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Law firm’s investigative due diligence report, completed prior to an acquisition to determine whether target company was in possession of another’s protected trade secrets, is not protected from discovery by any attorney-client privilege because it was jointly directed by and shared with opposing parties in the acquisition negotiations; and it was not protected by the work product privilege because it… Read More

Law firm’s investigative due diligence report, completed prior to an acquisition to determine whether target company was in possession of another’s protected trade secrets, is not protected from discovery by any attorney-client privilege because it was jointly directed by and shared with opposing parties in the acquisition negotiations; and it was not protected by the work product privilege because it… Read More

The notice of motion, memorandum, and all supporting papers in support of a discovery motion to compel and for sanctions must be filed and served by the Discovery Act’s 60-day deadline, not just the notice of motion alone. Read More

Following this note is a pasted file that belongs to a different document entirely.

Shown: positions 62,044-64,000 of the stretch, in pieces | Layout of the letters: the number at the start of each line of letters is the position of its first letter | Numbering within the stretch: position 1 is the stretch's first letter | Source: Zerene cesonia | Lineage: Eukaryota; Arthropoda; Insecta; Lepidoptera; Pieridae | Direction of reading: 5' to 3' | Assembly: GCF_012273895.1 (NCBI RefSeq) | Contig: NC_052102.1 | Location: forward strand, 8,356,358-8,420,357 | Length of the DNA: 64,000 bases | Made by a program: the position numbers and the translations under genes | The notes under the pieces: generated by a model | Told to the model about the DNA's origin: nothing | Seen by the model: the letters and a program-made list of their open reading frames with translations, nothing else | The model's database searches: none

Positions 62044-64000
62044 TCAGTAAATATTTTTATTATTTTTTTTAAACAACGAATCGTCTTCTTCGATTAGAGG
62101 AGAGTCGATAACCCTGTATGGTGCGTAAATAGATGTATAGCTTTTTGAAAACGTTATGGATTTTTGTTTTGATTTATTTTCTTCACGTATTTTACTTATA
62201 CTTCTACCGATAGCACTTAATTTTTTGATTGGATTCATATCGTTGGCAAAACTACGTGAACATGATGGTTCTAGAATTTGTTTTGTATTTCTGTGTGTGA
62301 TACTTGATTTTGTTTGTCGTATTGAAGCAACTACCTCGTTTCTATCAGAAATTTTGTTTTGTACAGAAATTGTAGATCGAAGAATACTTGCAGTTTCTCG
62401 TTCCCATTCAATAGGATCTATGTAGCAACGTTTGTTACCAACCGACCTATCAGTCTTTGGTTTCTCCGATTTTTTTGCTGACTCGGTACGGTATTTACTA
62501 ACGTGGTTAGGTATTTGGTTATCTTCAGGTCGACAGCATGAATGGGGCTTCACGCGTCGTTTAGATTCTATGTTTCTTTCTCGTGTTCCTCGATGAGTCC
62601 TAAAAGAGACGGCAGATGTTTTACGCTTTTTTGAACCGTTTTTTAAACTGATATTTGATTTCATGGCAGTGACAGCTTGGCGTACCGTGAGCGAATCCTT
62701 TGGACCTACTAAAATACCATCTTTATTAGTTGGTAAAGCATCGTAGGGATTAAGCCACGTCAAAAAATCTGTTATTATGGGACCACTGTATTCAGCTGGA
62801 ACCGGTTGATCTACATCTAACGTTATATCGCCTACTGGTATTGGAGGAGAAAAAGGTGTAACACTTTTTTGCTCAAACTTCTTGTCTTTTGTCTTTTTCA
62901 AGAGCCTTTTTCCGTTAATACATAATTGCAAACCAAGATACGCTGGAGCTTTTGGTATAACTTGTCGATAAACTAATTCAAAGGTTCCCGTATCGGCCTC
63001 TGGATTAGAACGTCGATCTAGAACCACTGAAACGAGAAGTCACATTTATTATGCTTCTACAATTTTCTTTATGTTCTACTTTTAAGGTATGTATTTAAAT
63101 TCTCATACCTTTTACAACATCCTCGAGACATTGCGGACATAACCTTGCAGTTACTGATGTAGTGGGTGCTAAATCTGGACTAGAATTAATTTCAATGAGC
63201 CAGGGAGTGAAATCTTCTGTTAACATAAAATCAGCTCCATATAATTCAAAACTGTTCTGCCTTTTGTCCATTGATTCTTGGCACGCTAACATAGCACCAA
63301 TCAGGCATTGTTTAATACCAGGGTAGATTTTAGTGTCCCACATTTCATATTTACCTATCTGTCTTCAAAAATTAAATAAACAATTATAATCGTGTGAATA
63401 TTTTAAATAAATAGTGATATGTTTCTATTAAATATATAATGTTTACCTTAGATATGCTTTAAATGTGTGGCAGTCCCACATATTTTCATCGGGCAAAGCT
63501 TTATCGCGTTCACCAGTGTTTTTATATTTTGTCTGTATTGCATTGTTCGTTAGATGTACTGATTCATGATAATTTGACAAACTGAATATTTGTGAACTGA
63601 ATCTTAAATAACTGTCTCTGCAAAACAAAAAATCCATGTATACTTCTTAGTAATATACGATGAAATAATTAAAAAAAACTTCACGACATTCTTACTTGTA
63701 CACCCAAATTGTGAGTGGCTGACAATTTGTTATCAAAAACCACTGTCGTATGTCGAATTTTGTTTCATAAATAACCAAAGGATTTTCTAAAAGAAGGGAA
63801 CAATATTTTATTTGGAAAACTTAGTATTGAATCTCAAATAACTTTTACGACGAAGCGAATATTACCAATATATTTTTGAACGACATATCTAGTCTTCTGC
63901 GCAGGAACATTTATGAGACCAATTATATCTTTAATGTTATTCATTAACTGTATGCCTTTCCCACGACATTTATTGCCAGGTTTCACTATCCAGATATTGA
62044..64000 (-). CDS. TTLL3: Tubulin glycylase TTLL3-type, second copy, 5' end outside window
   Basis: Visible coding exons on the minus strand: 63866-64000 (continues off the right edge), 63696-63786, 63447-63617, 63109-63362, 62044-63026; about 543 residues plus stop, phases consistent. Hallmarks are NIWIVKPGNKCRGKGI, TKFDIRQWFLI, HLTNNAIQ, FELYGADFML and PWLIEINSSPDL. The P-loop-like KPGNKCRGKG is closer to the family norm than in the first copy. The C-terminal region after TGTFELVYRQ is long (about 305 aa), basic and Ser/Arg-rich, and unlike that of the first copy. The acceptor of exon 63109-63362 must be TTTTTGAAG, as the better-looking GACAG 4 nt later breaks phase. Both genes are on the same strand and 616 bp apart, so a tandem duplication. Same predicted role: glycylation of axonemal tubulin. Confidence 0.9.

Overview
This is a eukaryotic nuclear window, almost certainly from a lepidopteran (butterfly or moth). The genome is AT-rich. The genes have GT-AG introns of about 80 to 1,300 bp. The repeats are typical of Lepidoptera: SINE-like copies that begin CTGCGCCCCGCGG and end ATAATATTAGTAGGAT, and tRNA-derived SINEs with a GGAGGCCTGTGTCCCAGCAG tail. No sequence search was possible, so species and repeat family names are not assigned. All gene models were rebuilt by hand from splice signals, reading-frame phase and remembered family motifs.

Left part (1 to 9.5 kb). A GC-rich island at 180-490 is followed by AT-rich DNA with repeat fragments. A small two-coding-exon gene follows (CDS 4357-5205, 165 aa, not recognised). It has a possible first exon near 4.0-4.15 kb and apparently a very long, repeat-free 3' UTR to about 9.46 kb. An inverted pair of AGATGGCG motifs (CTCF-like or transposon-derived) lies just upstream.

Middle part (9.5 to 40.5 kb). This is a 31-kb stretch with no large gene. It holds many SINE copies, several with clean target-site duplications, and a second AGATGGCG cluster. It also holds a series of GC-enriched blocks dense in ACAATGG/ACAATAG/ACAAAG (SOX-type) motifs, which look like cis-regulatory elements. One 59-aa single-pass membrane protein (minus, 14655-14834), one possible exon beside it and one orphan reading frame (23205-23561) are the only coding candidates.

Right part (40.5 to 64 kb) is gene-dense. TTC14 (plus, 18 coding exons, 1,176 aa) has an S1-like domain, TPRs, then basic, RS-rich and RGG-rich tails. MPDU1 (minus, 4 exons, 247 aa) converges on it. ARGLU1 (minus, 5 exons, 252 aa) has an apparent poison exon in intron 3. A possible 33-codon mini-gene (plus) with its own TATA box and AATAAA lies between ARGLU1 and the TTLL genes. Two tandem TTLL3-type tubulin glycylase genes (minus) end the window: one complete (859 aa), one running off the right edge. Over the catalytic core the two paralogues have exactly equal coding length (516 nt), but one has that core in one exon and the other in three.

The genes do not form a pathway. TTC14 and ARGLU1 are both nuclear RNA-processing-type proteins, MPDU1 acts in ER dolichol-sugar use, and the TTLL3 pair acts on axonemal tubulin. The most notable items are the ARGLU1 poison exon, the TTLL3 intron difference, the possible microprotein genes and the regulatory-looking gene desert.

Testimony during a Rule 30(b)(6) deposition does not absolutely bind the corporation in the sense of a judicial admission, but rather is evidence that—like other deposition testimony—can be corrected, explained, supplemented or contradicted. Read More

Only the prosecutor, not any third party, owes a criminal defendant a duty to disclose material exculpatory evidence, and even the prosecutor need not disclose such evidence if it is developed by a third party not acting under the prosecutor’s control.  Read More

Writings in a public employee’s or officer’s private e-mail account must be produced pursuant to a California Public Records Act request if the writings concern the conduct of public business.  Read More